It's almost enough to make you feel sorry for Clarence Thomas.
That would be Supreme Court Justice Clarence Thomas, Yale Law '74, the least competent and most enraged member of the nation's highest judicial body and author of a vitriolic new book in which he lays himself out for a martyr's funeral as bitterly as any fatherless gangbanger who ever took a full clip in the chest.
I've not read Thomas' book, My Grandfather's Son; it seems to me that the lifesaving work of chronicling black American male rage has always been better left to possessors of actual talent and conscience: Richard Wright, James Baldwin, Amiri Baraka, Sekou Sundiata.
But from what I have heard, Thomas is one pissed-off brother, if he doesn't mind my use of the b-word. Excerpts of his new screed sound like the spittled outbursts of a man fast on his way toward the stroke unit of Shock Trauma. Here is one anecdote from the book, as pithily detailed by former Washington Post reporter and columnist Ruth Marcus:
"Whoop-dee damn-doo," Thomas relates telling his wife when she interrupted his bath to report that he had been confirmed. "Mere confirmation, even to the Supreme Court, seemed pitifully small compensation for what had been done to me."
Damn, Mr. Justice Clarence. You're starting to sound like one of those poor-me black guys your conservative colleagues complain about.
"What had been done to him," for those of you who were not old enough to watch at the time, was the spectacle of the televised hearings for Thomas' confirmation in 1991, at which (black) subordinate Anita Hill came forward with explosively detailed charges of sexual harassment against Thomas, including the infamous "pubic hair in my Coke" allegation. (If this is news to you, go to the Wikipedia write-up; I couldn't even begin to describe it here.) Suffice it to say that Hill's charges of Thomas' sexual advances and porn-baiting (since corroborated by others, including his coworkers and classmates) nearly torpedoed his Supreme Court confirmation. Worse, in the ensuing years, his eagerly undistinguished and regressive (some of us might say Scalia lapdog) service on the Court has left him with a public image just this side of Stepin Fetchit (another trip to Wikipedia if you need it).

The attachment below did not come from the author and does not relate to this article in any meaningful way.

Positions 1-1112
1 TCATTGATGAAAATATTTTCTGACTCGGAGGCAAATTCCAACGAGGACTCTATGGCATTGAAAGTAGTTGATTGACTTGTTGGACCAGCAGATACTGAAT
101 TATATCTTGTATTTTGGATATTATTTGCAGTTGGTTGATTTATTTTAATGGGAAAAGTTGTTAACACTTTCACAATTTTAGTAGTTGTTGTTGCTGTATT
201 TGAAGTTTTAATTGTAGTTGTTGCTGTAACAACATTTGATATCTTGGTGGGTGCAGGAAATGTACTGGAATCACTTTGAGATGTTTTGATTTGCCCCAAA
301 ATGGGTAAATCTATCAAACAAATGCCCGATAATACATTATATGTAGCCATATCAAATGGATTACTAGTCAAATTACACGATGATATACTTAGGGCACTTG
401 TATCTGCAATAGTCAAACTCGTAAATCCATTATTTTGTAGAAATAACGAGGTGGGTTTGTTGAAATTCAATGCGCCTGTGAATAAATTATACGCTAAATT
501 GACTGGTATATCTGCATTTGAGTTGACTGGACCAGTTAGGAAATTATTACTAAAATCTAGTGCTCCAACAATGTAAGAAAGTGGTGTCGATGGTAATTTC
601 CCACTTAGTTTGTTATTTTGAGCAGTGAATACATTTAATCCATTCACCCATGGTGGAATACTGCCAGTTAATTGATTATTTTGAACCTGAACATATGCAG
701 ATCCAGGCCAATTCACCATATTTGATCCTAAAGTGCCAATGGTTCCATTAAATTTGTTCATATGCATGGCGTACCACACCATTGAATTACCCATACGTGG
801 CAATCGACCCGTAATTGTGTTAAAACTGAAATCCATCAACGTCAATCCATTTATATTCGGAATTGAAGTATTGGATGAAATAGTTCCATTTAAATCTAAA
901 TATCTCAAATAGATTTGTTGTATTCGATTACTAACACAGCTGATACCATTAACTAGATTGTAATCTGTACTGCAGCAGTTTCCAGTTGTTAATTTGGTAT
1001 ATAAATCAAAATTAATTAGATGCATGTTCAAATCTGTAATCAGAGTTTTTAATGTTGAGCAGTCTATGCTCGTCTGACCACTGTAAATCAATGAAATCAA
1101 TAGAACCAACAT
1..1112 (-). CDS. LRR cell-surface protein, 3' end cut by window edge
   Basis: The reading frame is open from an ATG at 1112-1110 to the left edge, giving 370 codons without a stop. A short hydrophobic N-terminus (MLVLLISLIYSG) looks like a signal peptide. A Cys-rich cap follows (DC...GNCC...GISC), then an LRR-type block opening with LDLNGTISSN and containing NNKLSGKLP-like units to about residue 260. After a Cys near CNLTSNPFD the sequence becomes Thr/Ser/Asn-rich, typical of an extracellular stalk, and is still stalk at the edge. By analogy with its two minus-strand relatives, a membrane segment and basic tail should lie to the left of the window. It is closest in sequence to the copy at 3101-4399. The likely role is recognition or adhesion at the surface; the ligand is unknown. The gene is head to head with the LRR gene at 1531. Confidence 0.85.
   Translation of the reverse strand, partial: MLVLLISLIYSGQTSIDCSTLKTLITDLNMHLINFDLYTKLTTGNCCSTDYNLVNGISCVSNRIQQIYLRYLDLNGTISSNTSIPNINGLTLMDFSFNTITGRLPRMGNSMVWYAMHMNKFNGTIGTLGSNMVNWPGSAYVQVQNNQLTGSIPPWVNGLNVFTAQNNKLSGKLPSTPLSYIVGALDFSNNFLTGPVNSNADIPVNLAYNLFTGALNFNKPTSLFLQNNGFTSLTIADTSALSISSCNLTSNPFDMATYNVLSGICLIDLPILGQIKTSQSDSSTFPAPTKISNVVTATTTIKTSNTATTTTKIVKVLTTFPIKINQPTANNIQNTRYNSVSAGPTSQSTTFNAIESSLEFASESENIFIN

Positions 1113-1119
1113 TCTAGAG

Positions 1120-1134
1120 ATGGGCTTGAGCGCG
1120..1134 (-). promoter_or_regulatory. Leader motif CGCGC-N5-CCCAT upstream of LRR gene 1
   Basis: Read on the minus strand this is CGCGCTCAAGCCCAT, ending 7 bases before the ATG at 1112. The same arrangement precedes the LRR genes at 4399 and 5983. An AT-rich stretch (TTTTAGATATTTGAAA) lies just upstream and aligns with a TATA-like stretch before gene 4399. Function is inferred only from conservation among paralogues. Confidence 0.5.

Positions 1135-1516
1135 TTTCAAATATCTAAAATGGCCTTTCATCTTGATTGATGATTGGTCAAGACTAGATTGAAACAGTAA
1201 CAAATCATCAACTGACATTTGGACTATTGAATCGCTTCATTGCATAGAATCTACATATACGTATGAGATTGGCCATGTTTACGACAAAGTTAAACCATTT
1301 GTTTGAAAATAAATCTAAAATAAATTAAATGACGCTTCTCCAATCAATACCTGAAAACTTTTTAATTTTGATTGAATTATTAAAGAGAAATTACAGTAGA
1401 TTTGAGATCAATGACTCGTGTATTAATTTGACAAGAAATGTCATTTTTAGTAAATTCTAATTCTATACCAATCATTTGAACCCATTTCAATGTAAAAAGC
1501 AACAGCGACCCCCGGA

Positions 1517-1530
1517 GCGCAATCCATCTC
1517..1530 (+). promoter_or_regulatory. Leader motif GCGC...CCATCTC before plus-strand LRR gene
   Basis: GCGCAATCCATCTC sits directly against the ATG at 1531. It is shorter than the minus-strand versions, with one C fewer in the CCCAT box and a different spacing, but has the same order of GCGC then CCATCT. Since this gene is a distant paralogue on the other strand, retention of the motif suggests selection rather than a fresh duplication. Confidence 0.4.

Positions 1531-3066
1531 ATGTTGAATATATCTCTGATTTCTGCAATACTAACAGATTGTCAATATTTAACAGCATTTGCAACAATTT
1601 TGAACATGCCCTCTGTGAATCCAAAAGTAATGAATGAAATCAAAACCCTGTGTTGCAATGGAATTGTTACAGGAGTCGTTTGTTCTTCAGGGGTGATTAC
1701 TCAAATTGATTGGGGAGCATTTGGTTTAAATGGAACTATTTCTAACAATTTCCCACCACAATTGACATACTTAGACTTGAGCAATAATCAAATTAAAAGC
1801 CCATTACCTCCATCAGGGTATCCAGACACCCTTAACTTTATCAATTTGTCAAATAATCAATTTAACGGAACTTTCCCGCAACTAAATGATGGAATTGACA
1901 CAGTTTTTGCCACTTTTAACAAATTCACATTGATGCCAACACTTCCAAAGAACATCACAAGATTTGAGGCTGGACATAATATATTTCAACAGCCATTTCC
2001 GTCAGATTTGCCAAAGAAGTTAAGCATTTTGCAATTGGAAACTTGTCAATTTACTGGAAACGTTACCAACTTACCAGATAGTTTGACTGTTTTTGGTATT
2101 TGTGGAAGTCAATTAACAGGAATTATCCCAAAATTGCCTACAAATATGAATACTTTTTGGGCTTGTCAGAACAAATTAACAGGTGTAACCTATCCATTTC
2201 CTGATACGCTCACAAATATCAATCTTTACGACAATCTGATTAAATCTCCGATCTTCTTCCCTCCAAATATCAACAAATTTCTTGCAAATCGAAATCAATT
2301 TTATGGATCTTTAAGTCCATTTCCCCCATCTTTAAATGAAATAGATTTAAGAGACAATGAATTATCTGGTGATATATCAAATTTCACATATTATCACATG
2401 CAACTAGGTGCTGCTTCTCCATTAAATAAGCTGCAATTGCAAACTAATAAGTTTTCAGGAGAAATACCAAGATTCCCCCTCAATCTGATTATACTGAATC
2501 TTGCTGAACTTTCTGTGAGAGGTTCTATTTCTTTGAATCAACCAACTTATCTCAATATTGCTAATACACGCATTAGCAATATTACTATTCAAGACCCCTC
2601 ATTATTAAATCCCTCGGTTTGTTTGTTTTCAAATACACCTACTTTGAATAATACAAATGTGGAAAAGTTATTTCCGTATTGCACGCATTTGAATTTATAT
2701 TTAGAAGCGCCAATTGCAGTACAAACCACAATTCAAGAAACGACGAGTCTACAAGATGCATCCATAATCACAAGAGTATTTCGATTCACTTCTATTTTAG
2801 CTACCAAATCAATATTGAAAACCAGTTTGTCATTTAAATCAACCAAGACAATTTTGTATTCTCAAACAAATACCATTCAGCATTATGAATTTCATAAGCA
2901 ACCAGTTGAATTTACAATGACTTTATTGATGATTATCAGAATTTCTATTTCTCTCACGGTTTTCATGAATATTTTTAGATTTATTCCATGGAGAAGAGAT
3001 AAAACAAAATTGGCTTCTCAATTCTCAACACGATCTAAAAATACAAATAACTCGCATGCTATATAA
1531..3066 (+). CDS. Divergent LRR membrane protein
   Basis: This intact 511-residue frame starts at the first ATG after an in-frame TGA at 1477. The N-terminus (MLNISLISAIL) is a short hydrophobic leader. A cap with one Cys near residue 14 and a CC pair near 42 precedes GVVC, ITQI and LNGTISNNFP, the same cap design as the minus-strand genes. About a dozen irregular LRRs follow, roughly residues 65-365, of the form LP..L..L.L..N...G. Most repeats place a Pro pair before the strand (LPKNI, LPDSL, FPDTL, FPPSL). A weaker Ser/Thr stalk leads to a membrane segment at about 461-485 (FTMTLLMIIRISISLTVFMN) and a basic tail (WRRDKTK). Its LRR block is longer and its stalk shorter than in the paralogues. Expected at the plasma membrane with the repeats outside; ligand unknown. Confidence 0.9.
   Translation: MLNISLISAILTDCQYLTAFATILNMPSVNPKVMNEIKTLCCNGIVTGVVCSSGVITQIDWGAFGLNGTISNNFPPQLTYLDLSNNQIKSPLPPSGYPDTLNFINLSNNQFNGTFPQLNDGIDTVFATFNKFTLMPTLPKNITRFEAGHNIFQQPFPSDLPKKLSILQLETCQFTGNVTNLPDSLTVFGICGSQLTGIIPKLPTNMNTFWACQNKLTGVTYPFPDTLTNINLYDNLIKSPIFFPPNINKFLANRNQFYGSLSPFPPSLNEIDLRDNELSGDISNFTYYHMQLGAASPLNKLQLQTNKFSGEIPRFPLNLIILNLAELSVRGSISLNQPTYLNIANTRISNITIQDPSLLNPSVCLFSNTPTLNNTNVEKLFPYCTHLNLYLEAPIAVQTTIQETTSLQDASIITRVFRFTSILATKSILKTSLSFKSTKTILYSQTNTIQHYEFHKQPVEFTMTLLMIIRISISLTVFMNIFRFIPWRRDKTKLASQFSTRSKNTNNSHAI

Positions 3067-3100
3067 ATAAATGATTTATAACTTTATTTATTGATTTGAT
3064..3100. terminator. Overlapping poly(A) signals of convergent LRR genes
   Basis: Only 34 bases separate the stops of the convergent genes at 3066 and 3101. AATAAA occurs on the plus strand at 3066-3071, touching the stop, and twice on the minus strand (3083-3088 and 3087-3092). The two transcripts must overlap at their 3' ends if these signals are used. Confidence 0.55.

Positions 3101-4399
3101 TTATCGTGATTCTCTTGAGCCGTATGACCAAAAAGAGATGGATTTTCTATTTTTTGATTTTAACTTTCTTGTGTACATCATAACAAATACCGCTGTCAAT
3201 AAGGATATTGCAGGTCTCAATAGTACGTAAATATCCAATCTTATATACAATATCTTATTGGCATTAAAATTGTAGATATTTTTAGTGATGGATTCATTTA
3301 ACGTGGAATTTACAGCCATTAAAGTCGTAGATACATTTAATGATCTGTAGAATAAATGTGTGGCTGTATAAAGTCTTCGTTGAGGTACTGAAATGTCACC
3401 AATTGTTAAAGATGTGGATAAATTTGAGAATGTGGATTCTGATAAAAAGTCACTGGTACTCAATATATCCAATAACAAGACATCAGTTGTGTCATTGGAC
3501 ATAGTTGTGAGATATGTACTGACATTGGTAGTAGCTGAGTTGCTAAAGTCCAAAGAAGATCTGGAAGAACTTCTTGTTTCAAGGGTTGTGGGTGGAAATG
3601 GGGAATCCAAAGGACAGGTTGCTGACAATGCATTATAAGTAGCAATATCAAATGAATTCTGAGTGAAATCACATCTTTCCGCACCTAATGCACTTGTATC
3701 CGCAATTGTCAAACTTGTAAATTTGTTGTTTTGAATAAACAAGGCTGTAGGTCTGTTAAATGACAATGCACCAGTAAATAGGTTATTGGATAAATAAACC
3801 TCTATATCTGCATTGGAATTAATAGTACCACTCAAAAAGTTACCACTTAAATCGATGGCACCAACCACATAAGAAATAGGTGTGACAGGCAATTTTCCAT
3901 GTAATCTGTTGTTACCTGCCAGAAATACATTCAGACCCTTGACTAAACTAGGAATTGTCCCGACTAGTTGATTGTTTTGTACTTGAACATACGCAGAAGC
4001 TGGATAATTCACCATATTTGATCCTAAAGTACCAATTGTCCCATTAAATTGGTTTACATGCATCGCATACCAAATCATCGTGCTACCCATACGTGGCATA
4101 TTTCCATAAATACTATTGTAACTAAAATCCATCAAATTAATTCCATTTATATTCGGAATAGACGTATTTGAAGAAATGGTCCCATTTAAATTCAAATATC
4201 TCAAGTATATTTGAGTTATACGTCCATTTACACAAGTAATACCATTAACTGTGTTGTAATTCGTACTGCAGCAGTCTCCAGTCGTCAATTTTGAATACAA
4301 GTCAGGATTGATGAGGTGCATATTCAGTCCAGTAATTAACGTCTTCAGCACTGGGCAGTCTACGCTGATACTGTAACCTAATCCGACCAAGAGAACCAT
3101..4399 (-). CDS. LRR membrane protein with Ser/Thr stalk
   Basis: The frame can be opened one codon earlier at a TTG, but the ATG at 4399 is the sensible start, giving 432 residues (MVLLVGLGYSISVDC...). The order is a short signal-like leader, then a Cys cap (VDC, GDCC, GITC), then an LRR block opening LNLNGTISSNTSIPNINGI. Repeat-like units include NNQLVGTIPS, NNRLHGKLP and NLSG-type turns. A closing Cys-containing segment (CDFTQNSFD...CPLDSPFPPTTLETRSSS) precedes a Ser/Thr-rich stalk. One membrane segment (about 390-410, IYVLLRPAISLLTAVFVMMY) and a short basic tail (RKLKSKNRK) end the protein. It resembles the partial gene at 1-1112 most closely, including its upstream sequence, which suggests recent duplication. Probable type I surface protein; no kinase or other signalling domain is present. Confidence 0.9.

In other words, Justice Clarence Thomas is one pissed-off black man.
This is too bad, because it gives pissed-off black men in general a bad name.
I mean, being pissed off has been an occupational hazard of being black and male in the New World since approximately 1500 A.D. It has, of course, also been an occupational hazard of being black and female. But right now we are discussing the particular rites of passage that gave the likes of Clarence Thomas a sense that they were entitled to sit around the fire and rage with the rest of us brothers. To start with, there was that business of being stripped of our family names and male initiations as well as our culture in general. Then, on top of our having to work from sunrise to sunset, for free, at the end of a whip, there was our having to stand around while our wives or daughters were raped at will by the master or his son -- or to die trying to protest. And our having to deal, in the presence of white women, with the whole Puritan Caucasian big-black-penis Freudian thing, which often served as a theme for popular white (and family-friendly) outdoor parties where the main attraction was the ceremonial hanging of a black man and the bloody severing of his genitals. Mix all of that white mainstream guilt and penis envy with post-slavery black joblessness, poverty, street crime and adolescent black male bravado and you get what we've now got: A society that is hot for the chocolate stylings of the NBA, the NFL and corporate hip-hop's Next Angry Nigga but hateful and fearful toward the actual black men who throw and catch balls, who stand on street corners, and who smile in elevators from within business suits.
So a certain amount of rage -- along with a higher risk of chronically elevated blood pressure and resulting consequences -- tends to come with this black male territory. And our license as black males to carry and try to healthfully express this rage comes with a few hundred years' worth of historical documentation.
But now along comes Clarence Thomas, an unremarkable intellect who uses Affirmative Action to gain a foothold at Yale, and who then does a neat racial reverse-flip by which he voices newfound contempt for Affirmative Action to gain prominence as a black functionary in a rightward-tilted presidential administration, and who then, when publicly confronted by a black woman and a Senate panel with charges of sexually abusive and lewd behavior, has the surreal audacity to turn and yell, "Lynching!!"
We brothers don't appreciate that, Mr. Justice Clarence.
You don't get to quit a club, to badmouth a club for years, brother Clarence, and to then suddenly rejoin it in a pinch. The defense of black maleness doesn't work that way.
Certainly, brother Clarence, go ahead and be mad. Be as enraged as you need to be in that nasty little just-published selective-memoir of yours. Lash out at those who roll their eyes behind your back as you and your wife, who is white, awkwardly nudge your way through the Washington conservative insider circuit. Sneer at the blacks who sneer at you. Smolder inside at the whites who nod at your agreeably right-wing Court opinions while they privately snicker at you and your plebeian legal credentials and your attempts at good-Negro defiance. Call Anita Hill every vile name in the book if you want to. Go ahead and be angry, Clarence.
But don't lay your rage at the doorstep of black manhood. It looks to me as if you left yours on the steps of someone's grand pillared plantation manor long ago.